Editor’s Note: This column by U.S. Rep. Rashida Tlaib, D-Detroit, is part of The PuLSE Institute’s ongoing series, “Coronavirus and Poverty,” about how health inequities impact COVID-19. For information about this public health series contact Bankole Thompson, the editor-in-chief of the Institute at firstname.lastname@example.org.
By Congresswoman Rashida Tlaib
In the midst of this global pandemic, the last few days have shown a light on our vulnerability as humans and have highlighted why access to health care must be a fundamental human right. Right now in America, 27 million of our friends and neighbors are uninsured, millions more lack adequate coverage, and countless others have to travel farther for care because 120 hospitals were closed throughout the past decade because they did not produce enough profits for their owners. While we all are doing what we can right now to keep one another safe and stop the spread of the virus, we can all agree that our country was not as well prepared as we could have been to tackle this crisis from the beginning.
So we must ask: what changes can we make right now to turn the tide against this disease and better prepare ourselves for future outbreaks? While no one has all the answers, it is clear that major reform is needed to fix our broken health care system.
It is a uniquely American experience to have to worry about feeding your family when you may need medical treatment because of the massive price associated with being sick in our country. Right now, nearly 40% of American’s can’t afford a $400 emergency expense. The average emergency room cost not including additional charges for drugs, blood tests, and other treatments – $1,389. Your net worth should not determine whether you get tested for Coronavirus or not, or whether you can receive the medical care necessary should you test positive.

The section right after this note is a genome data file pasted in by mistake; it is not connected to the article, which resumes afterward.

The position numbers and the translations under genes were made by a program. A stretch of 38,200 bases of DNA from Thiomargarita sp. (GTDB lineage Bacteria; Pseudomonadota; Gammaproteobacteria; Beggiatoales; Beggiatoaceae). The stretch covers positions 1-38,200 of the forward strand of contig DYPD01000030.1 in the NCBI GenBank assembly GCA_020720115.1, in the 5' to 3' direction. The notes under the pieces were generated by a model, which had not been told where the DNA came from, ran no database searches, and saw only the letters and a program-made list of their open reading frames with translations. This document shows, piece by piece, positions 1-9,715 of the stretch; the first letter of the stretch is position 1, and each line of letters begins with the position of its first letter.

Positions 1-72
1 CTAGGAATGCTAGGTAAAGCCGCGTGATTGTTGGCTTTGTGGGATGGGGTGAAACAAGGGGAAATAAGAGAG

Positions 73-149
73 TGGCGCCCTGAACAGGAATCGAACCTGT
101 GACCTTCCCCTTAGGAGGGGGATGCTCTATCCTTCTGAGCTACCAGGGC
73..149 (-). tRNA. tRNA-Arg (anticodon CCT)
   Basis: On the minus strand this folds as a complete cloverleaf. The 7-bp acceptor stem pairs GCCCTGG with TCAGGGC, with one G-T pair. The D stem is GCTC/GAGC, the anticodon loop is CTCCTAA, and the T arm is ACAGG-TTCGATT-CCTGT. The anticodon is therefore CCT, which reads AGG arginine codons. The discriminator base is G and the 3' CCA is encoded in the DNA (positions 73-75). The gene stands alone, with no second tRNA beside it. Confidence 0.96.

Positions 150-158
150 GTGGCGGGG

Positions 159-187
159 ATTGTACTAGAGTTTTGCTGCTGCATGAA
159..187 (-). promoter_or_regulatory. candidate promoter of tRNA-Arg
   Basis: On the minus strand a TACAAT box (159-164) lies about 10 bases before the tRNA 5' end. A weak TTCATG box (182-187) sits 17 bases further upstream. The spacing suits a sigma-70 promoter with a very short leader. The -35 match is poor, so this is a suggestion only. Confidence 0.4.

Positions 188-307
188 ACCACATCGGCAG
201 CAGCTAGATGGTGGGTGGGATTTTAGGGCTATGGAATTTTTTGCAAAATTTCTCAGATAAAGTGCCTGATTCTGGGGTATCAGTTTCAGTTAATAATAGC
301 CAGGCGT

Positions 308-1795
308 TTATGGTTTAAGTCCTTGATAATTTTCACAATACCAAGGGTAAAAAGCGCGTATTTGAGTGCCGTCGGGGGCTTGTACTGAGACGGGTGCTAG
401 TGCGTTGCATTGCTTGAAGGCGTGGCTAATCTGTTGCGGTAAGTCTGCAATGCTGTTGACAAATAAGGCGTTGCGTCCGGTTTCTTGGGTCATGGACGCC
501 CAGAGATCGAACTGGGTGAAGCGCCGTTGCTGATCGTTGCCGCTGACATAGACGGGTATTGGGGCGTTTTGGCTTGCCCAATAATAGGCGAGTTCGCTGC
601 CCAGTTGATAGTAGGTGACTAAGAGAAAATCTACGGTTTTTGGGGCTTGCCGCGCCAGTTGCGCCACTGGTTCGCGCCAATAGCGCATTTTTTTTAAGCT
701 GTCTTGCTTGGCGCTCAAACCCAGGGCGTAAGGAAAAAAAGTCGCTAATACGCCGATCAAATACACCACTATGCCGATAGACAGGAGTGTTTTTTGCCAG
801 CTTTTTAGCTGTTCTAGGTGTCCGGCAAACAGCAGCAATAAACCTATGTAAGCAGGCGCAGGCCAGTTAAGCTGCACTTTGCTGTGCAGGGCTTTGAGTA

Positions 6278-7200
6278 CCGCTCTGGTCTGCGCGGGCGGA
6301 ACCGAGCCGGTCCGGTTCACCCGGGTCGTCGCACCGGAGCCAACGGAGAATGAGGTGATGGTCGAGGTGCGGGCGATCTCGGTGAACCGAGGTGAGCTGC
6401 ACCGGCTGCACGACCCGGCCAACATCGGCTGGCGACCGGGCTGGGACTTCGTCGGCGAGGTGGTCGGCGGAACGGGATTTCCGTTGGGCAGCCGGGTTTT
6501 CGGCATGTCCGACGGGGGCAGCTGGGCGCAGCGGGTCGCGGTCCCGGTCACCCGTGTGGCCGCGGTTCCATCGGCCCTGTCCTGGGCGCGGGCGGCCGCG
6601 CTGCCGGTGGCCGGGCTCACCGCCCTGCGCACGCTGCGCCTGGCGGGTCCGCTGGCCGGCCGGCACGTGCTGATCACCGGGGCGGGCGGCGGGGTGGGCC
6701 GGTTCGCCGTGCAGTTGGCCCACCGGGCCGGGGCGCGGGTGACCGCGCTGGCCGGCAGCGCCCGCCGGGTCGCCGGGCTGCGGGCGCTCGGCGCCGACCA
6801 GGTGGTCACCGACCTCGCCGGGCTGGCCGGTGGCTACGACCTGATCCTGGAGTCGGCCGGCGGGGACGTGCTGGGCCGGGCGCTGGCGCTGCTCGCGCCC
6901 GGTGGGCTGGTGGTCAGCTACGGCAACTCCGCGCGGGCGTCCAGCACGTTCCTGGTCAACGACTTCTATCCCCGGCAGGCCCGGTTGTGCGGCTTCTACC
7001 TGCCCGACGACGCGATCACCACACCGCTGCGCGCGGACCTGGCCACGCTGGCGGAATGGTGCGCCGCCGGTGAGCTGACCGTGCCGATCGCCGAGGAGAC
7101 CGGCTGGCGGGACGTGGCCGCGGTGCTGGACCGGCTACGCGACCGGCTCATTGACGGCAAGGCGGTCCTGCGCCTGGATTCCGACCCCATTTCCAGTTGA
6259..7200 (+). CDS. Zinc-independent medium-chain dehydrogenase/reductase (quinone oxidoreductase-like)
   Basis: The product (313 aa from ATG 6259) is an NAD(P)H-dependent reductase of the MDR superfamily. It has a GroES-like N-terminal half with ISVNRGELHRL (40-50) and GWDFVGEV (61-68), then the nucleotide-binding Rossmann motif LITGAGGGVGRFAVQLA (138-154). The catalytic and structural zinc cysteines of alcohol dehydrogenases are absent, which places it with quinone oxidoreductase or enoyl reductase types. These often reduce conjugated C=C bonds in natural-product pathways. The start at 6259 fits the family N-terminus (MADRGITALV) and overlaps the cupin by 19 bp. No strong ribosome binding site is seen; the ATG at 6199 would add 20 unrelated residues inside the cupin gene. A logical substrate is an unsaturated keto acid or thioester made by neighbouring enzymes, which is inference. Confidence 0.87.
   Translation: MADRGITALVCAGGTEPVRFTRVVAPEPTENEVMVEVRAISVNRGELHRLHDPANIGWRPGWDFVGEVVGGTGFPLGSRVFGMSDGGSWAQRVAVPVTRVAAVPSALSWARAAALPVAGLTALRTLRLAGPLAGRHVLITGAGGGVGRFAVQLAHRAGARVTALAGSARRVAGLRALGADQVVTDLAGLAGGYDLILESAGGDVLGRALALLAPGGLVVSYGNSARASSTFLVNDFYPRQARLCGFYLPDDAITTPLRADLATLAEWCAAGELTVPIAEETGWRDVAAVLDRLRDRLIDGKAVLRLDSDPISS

Our current system is built to generate profit, plain and simple. If there is one thing that this pandemic has exposed, it is the glaring shortfalls of a for profit health care system. We must build a system that puts people first, regardless of their bank account balance.
That system is Medicare for All.
The reason we need a Medicare for All system is simple: every human being has a basic right to health care. I firmly believe that the vast majority of Americans agree that, in the richest country on Earth, no one should die because they couldn’t afford health care.
The truth is simple: America’s leaders – regardless of party – are failing her people by not taking the necessary steps to ensure that every one of us has health care as a basic right. Not only does our government fail to provide this basic human right, but it continues to force everyday Americans to prop up and subsidize the single most expensive health care system on Earth which is failing us when we need it most.
It is time for the United States to join the rest of the world in guaranteeing good, quality health care as a human right for everyone in our country. It is time for a system that puts people before profits, and lives before corporate bottom lines. It is time for Medicare for All.